But Iran's Islamic hardliners so far have failed to stifle opposition leader Mehdi Karrubi's claims that post-election detainees have been abused -- some even raped -- behind bars.
Actually, the 72-year-old cleric has grown increasingly defiant in recent weeks. His latest move: going public with a first-hand account from a detainee who says he was raped in a Tehran prison.
"I was in prison, blindfolded and tied down. They beat me almost to death and did the most despicable thing to me, which is rejected even by all infidels and idol worshipers and I only had the courage to make Mr. Karrubi aware of this," the unidentified male says in a statement posted Monday on Karrubi's party Web site.
The male says he spoke to Karrubi after his release and "I was convinced that if someone is raped -- while his hands and feet are tied and he has not powers to defend himself -- not only has he not committed a sin, but he has been victimized."
The statement alleges incidents of sexual abuse in Kahrizak prison, which has since been ordered closed by the supreme leader of Iran. The male says he was subjected to humiliating questions by judiciary officials as recently as Thursday.
Karrubi said the man's account is the tip of the iceberg, and that he will continue posting accounts on the Web site if "the current trend continues."
Iranian government officials could not be reached late Monday. However, the government this month firmly denied Karrubi's rape allegations, dismissing them as lies.
Karrubi, along with opposition candidate Mir Hossein Moussavi, ran against hardline President Mahmoud Ahmadinejad in the June 12 election. Despite reformists crying foul, Iran's election authority declared Ahmadinejad the overwhelming winner, driving hundreds of thousands of Iranians to the streets in protest.
Karrubi, a former parliamentary speaker, has since been scorned by government hardliners, whose credibility and legitimacy have been publicly questioned in the aftermath of the election.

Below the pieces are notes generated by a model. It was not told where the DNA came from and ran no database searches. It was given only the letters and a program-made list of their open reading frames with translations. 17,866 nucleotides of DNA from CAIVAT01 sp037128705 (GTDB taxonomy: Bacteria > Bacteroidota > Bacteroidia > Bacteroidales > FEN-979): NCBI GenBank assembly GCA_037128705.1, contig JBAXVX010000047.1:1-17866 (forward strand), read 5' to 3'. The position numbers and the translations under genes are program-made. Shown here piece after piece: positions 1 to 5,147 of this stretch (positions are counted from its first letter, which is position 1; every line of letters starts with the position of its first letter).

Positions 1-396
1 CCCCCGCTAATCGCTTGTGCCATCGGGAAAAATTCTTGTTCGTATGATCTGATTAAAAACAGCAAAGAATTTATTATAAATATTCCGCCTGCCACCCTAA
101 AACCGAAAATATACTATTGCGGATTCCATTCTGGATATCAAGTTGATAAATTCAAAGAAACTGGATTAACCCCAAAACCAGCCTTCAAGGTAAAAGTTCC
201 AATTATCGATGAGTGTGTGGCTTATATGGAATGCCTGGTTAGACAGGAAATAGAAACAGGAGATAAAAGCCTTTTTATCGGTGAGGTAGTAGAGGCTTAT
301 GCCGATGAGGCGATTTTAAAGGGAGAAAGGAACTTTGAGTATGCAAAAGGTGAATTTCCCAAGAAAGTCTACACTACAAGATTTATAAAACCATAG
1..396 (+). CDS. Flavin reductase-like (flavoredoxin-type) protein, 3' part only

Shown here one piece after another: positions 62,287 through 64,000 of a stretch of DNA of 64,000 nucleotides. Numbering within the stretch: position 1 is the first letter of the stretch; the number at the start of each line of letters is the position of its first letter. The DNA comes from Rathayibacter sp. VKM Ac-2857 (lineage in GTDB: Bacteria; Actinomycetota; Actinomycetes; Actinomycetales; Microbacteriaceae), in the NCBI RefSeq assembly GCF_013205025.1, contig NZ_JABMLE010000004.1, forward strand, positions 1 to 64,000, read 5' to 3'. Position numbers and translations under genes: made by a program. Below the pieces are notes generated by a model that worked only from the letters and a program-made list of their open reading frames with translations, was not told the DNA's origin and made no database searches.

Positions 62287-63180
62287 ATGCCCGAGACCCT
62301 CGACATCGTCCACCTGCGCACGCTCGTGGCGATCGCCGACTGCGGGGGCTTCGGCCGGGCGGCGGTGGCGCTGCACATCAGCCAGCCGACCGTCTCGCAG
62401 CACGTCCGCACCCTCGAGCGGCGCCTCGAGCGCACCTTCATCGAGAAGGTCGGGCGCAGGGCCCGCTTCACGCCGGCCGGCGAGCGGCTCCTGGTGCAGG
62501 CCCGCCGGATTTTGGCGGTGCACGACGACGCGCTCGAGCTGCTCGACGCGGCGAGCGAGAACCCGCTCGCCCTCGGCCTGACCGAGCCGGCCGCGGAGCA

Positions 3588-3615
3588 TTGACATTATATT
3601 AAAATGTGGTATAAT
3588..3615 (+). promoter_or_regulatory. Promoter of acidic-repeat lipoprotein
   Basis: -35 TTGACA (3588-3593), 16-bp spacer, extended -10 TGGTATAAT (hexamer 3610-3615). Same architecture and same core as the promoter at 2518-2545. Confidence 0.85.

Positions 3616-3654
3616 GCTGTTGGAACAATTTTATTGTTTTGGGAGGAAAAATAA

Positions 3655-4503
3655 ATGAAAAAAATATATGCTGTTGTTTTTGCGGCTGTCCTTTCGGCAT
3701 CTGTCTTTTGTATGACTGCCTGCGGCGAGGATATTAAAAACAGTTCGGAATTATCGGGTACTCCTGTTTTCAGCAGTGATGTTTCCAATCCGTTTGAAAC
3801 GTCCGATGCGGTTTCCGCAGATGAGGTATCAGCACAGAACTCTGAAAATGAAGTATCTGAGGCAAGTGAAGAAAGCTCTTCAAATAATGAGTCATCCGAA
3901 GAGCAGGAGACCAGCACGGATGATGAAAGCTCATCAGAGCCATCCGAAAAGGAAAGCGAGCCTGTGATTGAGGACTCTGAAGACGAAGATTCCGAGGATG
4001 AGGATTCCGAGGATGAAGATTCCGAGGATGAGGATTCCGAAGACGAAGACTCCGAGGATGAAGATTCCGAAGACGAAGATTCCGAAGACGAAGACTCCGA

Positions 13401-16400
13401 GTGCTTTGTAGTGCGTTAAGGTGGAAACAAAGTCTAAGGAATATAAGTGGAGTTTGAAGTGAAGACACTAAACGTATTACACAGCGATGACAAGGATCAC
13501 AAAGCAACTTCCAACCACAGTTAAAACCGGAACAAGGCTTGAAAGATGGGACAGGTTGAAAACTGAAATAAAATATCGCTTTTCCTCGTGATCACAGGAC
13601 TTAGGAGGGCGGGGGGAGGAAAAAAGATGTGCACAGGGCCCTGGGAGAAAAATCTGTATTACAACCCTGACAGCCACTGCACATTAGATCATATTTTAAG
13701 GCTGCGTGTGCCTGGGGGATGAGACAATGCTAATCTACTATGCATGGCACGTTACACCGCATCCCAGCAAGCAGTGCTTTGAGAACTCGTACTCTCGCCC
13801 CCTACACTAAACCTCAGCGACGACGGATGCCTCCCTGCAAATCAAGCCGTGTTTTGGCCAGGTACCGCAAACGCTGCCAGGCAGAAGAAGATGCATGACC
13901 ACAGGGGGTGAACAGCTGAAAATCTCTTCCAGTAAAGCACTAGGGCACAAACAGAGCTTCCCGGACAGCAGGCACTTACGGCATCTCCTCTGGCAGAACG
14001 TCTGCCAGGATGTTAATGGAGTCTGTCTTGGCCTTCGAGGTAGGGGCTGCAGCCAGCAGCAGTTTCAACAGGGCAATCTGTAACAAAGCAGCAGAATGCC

Allegations of the torture, abuse and rape of post-election detainees have forced the Islamic regime to respond to behavior inside prisons that has been compared to the abuse of political prisoners under the regime of the Shah of Iran, who was overthrown by the Islamic Revolution in 1979.
Karrubi's claims have sparked outrage from human rights groups, including Amnesty International, which have called on Iran's Supreme Leader Ali Khamenei to authorize an independent inquiry and allow international experts to participate in the investigation.
Khamenei hasn't taken up their offer. However, Iran's powerful conservative parliamentary speaker, Ali Larijani, said a special committee of Iran's parliament, or Majlis, conducted a "precise and comprehensive inquiry" into the treatment at Tehran's Evin and Kahrizak prisons, and found "no cases of rape or sexual abuse," government-funded Press TV has reported.
He accused Karrubi of spreading "sheer lies."
Still, on Monday the special parliamentary committee agreed to review Karrubi's evidence and meet with four individuals who say they were tortured and raped while in prison, according to the Web site of Karrubi's Etemad-e Melli (National Trust) party.
"But if we determine that these were purely fabricated allegations in order to serve against the benefit of the system, we will also subject the perpetrators of such lies to prosecution," said Kazem Jalili, the head of the committee, according to the Web site.
Such threats aren't new for Karrubi.
Last week, the governor of Tehran province demanded legal action against Karrubi for making the rape allegations.
"If such a person has made such accusations that have infuriated the people and it is shown that he cannot prove them, then legal steps must be taken with regards to this person," said Gov. Morteza Tamaddon, according to the Iran Labor News Agency.
Ayatollah Hossein Taeeb, commander of the Basij militia, which attacked protesters during the unrest that followed the election, has allegedly called for Karrubi to be flogged 80 times. CNN could not independently confirm Taeeb's remark, which was posted on the Web site of the reformist Etemad-e Melli newspaper.
That newspaper, which is aligned with Karrubi, was shut down by Iranian authorities on August 16 for publishing "unlawful and criminal material," state-run media reported, though details about the materials in question were not revealed.